A new report  by Arghyam highlights the outcomes of research and discussions on the experiences of civil society organisations involved in implementing sustainable sanitation campaigns in India.
Several concerns were raised during the discussions on the the manner in which the Total Sanitation Campaign (TSC) was being implemented, followed by identification of steps that were needed to ensure social, technical, institutional, financial and environmental sustainability of the programme.
The discussions revealed that:
- The TSC indeed led to the mainstreaming of sanitation in India. However, more emphasis was placed on hardware targets, while social mobilisation had been largely ignored. Thus, inspite of increase in the coverage of toilets, their usage and sustainability had remained low.
- Experiences of civil society organisations indicated that a sanitation campaign needed to address a range of social, technical, financial, institutional and environmental concerns to be sustainable, rather than focusing exclusively on the technical aspects.
- A closer look at the TSC revealed that three critical elements needed strengthening to ensure sustainability:
- Software: Social mobilisation, capacity building and IEC for behavioural change
- Hardware: Appropriate technology, integration with water management
- Governance: Integrated and participatory planning, institution building and convergence
It was important to allocate adequate time and resources, both human and financial, to each of these. Prior experience indicated that civil society organisations had taken between three to five years to implement sustainable sanitation campaigns.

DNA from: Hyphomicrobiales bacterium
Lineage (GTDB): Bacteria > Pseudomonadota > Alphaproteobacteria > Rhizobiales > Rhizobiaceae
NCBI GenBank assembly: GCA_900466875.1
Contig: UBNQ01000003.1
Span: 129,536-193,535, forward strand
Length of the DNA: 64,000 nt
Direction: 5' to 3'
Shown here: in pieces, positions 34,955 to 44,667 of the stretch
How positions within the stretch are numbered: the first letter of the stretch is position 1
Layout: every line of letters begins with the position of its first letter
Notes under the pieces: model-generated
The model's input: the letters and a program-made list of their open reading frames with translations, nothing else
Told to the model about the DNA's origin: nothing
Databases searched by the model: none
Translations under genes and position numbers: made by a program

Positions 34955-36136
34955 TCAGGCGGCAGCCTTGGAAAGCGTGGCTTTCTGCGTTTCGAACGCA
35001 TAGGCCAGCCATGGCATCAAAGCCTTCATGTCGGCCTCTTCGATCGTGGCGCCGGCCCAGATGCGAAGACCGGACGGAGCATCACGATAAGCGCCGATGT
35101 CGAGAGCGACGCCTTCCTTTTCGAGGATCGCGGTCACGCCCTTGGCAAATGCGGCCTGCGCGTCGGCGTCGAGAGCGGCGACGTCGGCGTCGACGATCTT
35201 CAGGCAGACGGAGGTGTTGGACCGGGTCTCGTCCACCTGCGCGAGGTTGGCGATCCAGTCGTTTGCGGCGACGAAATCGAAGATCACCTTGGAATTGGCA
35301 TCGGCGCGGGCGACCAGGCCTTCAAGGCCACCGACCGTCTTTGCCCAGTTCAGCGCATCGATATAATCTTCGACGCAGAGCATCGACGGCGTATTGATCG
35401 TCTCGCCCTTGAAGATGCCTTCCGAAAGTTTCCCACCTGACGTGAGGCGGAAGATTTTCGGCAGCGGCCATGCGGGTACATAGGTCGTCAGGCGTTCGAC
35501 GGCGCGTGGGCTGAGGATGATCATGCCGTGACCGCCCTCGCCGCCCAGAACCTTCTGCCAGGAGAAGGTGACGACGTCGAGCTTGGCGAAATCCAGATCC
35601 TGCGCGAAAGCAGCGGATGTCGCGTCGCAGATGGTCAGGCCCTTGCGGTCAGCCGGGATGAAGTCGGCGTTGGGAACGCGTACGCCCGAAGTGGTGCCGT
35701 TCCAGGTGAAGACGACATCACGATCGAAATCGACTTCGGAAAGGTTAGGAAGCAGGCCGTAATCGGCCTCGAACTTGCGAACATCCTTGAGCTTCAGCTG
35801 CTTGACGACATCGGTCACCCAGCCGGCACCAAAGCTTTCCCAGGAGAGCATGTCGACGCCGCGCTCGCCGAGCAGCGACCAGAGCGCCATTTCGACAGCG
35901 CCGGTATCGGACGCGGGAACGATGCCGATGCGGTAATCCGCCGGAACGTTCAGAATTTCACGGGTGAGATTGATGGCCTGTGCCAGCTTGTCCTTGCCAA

The report highlights a preliminary template formulated by Arghyam on the phases involved in a sustainable sanitation campaign, based on responses from civil society organisations. These consist of four distinct phases that involve planning, laying the foundation, implementation and finally ensuring that the toilets constructed continue to remain in use. The key aspects of the campaign include:
- Building relationships with the community
- Selecting appropriate hardware
- Ensuring the smooth flow of funds
- Monitoring quality and inculcating a sense of ownership
The report concludes by highlighting the urgent need for documenting other such processes and experiences in different contexts that have been attempted across the country to make the sanitation effort sustainable and argues that these can go along way in facilitating better informed changes at the policy level.
 Babu S.V., S. (2010). Step by step : achieving sustainable sanitation : lessons from civil society experiences. (Learning document ; no. 2). Bangalore, India, Arghyam. 63 p. Download full report.
Source: India Water Portal
The government will assess the impact and sustainability of the Nirmal Gram Puraskar (Clean Village Award) scheme implemented between 2005-2008. The Department of Drinking Water Supply under the Ministry of Rural Development will conduct a survey, based on a methodology that it developed with UNICEF, in 12 states*.
The objective is to assess the impact of NGP [Nirmal Gram Puraskar] on the pace of progress of sanitation availability and usage in the country under TSC [Total Sanitation Campaign] and its related impacts on health, education, gender empowerment, social inclusion in rural areas on different user groups particularly the rural poor. This study will also assess the durability and sustainability on the provision and usage of sanitary facilities over time. The rational of this evaluation study will be to provide important evidence on the NGP component of the TSC. The Study will provide a national level report on assessment of impact of NGP.